Writers have to learn to work on more than one level. At the same time we’re writing, we’re also reading – we’re both creating and reacting. While my mind keeps track of the story and the character’s progress through a scene, my heart is connected to her mood and my gut is registering tension. All my senses are alert to what her senses would be. (I could add that my hands are typing, but you get the idea.) If I have a character say something that doesn’t suit her state of mind, I get a sense of disconnection which tells me that I have to go back. If the tension flatlines, the first clue is that my stomach has unclenched. To some, this full body approach to writing comes naturally, but it can be an acquired skill. Often I go over a scene numerous times, focusing on three levels in particular.
First, the heart check: is the character carrying forward her emotional experience up to this point? If something angered her in the last chapter, that should still be throwing off some heat. If she’s anxious, that should color what she says. If the story is in first person or close third, then everything in the scene should be filtered through her state of mind, even the description of objects. The most effective and authentic way to accomplish this is to carry that state of mind inside yourself. This will allow you to go beyond the analytic (she should) and experience the filtering directly in an act of sympathetic imagination (she would). I assign this to my heart simply as a way of ordering the experience. What I’m talking about here is deep identification with our characters.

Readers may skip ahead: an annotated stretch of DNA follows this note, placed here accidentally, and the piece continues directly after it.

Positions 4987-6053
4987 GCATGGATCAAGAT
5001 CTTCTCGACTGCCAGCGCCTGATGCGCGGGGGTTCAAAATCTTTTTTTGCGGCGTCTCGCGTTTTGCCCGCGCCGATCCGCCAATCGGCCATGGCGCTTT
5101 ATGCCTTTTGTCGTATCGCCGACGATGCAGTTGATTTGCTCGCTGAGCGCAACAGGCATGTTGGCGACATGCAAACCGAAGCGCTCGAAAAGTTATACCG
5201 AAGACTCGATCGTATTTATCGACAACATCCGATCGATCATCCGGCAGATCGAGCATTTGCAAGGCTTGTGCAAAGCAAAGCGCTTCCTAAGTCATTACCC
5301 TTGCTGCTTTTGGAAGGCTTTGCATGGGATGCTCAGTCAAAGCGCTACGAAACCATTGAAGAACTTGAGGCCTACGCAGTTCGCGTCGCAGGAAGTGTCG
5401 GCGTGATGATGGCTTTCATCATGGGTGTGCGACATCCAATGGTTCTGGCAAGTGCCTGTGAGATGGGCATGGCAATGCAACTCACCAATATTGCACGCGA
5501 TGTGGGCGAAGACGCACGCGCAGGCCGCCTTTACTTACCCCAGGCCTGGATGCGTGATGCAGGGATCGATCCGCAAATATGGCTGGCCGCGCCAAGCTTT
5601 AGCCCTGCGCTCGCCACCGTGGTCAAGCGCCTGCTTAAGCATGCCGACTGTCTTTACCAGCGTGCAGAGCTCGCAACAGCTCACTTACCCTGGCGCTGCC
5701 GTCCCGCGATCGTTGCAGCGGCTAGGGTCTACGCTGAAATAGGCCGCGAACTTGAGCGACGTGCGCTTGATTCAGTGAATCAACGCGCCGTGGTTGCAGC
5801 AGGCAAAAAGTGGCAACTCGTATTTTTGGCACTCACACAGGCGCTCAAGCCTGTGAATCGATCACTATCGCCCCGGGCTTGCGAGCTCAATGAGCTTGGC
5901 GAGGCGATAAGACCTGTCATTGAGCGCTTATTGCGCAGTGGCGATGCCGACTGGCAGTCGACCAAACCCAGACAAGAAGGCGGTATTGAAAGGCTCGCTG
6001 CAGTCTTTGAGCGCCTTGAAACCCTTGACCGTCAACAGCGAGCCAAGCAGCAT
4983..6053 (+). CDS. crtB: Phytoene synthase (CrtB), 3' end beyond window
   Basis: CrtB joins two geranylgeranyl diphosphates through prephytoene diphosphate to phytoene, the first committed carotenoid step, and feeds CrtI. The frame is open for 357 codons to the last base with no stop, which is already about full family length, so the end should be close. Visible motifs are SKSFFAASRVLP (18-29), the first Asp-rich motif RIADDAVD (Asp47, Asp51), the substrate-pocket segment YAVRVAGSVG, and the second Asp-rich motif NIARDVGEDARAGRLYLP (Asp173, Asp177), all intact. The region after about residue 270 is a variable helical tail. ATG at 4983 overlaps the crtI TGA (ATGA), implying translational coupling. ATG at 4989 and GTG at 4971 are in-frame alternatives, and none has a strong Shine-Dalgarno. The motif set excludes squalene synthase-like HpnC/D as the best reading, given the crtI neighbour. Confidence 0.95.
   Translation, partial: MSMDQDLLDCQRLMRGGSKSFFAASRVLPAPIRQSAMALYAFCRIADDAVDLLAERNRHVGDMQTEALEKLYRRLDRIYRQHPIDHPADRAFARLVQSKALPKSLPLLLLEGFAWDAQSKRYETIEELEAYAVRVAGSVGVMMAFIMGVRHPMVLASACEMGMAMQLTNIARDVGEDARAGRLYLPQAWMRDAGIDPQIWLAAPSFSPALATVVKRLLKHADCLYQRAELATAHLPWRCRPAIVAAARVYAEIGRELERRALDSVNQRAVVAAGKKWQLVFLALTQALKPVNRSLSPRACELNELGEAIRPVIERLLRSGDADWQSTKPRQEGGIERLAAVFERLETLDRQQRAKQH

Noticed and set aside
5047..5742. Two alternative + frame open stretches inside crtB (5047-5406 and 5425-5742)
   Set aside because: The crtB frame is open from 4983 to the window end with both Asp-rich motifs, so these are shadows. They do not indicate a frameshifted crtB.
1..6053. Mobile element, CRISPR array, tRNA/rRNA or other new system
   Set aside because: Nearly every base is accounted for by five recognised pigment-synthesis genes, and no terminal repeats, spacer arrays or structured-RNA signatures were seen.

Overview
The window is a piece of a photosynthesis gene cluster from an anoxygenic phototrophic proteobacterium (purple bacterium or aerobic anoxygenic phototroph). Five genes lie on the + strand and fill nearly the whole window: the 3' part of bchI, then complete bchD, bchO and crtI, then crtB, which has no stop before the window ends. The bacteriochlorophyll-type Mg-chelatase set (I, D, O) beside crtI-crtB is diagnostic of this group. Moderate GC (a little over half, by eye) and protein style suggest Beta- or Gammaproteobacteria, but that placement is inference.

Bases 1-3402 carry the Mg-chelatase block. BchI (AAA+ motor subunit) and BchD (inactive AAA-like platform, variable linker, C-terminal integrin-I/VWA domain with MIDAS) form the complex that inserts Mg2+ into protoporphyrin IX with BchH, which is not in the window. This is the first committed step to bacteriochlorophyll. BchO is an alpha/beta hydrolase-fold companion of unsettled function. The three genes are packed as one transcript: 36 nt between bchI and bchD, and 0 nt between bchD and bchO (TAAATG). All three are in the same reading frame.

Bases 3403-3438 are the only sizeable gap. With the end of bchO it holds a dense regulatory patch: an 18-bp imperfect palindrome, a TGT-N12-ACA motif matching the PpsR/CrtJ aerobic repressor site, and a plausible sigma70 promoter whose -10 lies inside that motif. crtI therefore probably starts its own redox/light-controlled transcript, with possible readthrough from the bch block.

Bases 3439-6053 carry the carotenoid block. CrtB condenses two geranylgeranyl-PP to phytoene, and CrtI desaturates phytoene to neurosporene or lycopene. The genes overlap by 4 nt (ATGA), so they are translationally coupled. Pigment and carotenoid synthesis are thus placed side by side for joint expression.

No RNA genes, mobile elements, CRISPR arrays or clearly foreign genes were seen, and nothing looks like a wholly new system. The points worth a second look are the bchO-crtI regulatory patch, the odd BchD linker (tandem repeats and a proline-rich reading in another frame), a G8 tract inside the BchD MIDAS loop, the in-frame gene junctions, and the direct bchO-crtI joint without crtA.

Next, the gut check: is there tension? Would a reader need to read on? Is there a mystery, a worry, an unfulfilled desire, a conflict, or even just a disquieting imbalance, something that a reader would want to see through? As writers, we must try to anticipate the sensation of reading our work as honestly as we can. To captivate others, we have to captivate ourselves. As you write, is your stomach so tense that the world outside falls away? Or do you find yourself starting to skim? The feedback of your body doesn’t lie. I assign this one to my gut, which is where I actually experience this kind of independent processing. What I’m talking about here, of course, is our identification with our readers.
Last, I return to the mind, which is also where I start. The mind has the biggest job. Character development, dialogue, plot, setting, language, metaphor, the list goes on and on…. Writing is submersive. You have to bring all your talents and faculties to bear. But that is how we can spend so many hours by ourselves at the computer, or with nothing but pen and paper. We carry inside us more than one experience, more than one person. We create a world outside ourselves by expanding the one inside.